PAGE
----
“At the time they didn’t know exactly what this plot would entail, but they had no doubt that clearly it ought to come to light in the darkness of a continent darker than the still-opaque portable spirit.”

‘Sympathy for negritude’ seems more than faintly ridiculous now, as does an attraction to the occult, which Vila-Matas pokes fun at in the form of Odradeks (a creature borrowed from Kafka) who naturally come to the fore in Prague, city not only of Kafka, but of Golems. They are, according to Duchamp, “dark occupants lodged within each of the portables’ inner labyrinths.” Similarly the insistence that Shandies be bachelor machines, and the reduction of women to femme fatales. Even the idea of the society itself is a subtle mockery of artists and writers who are regarded as the apogee of individualism. Vila-Matas’ celebration, then, is also a dismissal – the words ‘brief’ and ‘portable’ in the title suggest something intriguing but ultimately less significant than it felt at the time:

“Only because the past is dead are we able to read it.”

A Brief History of Portable Literature is not an ideal starting point for those unacquainted with Vila-Matas but for those of us who have already learned to love him, we can only take delight that more of his work is becoming available in English.

Out in the Open

July 11, 2015

out in the open

Like Ivan Repila’s The Boy Who Stole Attila’s Horse, Jesus Carrasco’s Out in the Open is a relentless story of survival, similarly almost entirely focussed on two characters, a young boy and an ageing goatherd. As its title suggests, rather than the claustrophobic confinement of the well, they are faced with the equally unforgiving emptiness of a barren plain. The novel begins with the boy in hiding, hunted for some nameless crime. The desperation with which he hides, in a hole covered in branches and twigs, is revealed when the schoolmaster (the entire village are involved in the search) pisses on his hiding place:

“Nothing, not even the hours spent underground or the teacher’s urine still sticky in his hair or the hunger which was, for the first time, pricking him hard, nothing was enough now to weaken his resolve, because the black flower of his family’s betrayal still gnawed at his stomach.”

The boy’s chances of survival are slim. He has no water and the heat of the sun is ferocious, on a flatland with little shade. Though we soon learn that the boy is being hunted by the bailiff, he is also pitted against the landscape itself. When he dozes off in the sun he awakens two hours later to find:

“His skin, from his chin to his scalp, felt strangely taut. Every hair follicle quivered with microscopic anguish, which multiplied a hundredfold, provoked in him a feeling of stiff bewilderment. His brain burned and buzzed with a kind of cobalt-blue electricity and his head felt as if it were about to explode.”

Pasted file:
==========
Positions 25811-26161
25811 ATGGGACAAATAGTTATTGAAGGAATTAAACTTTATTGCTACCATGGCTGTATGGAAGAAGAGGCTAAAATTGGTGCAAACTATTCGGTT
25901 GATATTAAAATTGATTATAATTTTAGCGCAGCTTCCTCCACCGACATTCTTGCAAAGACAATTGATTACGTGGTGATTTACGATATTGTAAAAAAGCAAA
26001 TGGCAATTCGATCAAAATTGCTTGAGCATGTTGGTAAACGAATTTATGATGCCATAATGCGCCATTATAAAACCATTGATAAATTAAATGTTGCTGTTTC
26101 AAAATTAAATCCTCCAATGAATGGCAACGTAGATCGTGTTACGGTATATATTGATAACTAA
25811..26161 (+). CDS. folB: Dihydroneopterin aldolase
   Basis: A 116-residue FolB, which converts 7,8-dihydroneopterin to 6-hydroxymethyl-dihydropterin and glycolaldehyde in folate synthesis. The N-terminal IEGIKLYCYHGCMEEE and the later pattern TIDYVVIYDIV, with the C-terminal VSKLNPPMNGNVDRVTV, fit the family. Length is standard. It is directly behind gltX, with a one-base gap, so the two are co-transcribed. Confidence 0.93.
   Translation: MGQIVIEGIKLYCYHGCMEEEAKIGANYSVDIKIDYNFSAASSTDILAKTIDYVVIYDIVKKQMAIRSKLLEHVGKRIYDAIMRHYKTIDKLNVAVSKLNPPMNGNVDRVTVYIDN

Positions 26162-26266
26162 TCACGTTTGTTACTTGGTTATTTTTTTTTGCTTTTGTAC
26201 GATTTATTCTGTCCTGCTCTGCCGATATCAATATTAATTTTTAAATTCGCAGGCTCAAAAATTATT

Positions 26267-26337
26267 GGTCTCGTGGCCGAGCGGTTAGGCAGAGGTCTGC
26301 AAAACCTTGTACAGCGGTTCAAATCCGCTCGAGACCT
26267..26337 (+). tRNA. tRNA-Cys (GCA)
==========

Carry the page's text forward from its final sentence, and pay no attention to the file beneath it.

Only his chance meeting with the goatherd saves him. The goatherd accepts him into his company unquestioningly:

“You know, it’s all the same to me whether you’ve run away or if you’re simply lost.”

He feeds the boy; in return the boy helps him to tend the goats. They learn to trust each other in a world of threats, their humanity as rare, and as vital, as water. The sincerity of their relationship is shown when the bailiff catches up with them, as is the fact that it is two sided.

Like The Boy Who Stole Attila’s Horse, the setting in both time and place of Out in the Open is vague. It would seem logical to assume we are in Spain, though it could equally be the Middle East, (the novel, at times, has a Biblical feel). Carrasco was born in 1972, and it seems unlikely that, if set in Spain, the novel is set during his lifetime:

“The bailiff was the only one in the region to own a motorised vehicle and the governor was the only one to own a vehicle of the four-wheeled variety.”

The lack of names, and use instead of occupations which have existed for hundreds of years, also allows the story to feel to some extent timeless. Out in the Open is not a historical novel, then, but perhaps it might be described as a geographical one: that is, one where the particular geography of the setting is a vital component though it is not necessarily set in a place we can identify and visit. Instead the confinement of the setting is used as testing ground for the characters, in this case to examine how human beings can either help or harm each other.

In the end, the novel suggest this is not about motivation: we never learn why the bailiff and, by extension, the village wish to harm the boy, nor why the goatherd helps him. The goatherd lives by a code he does not feel it necessary to articulate; one of the first things he says to the boy is, “Help me up,” – though the boy needs his help far more, he establishes their relationship as one of mutual support. As events unfold, they will be vital to each other at different points.

Both The Boy Who Stole Attila’s Horse and Out in the Open are fantastic new novels from young Spanish writers, suggesting a bright future for Spanish fiction.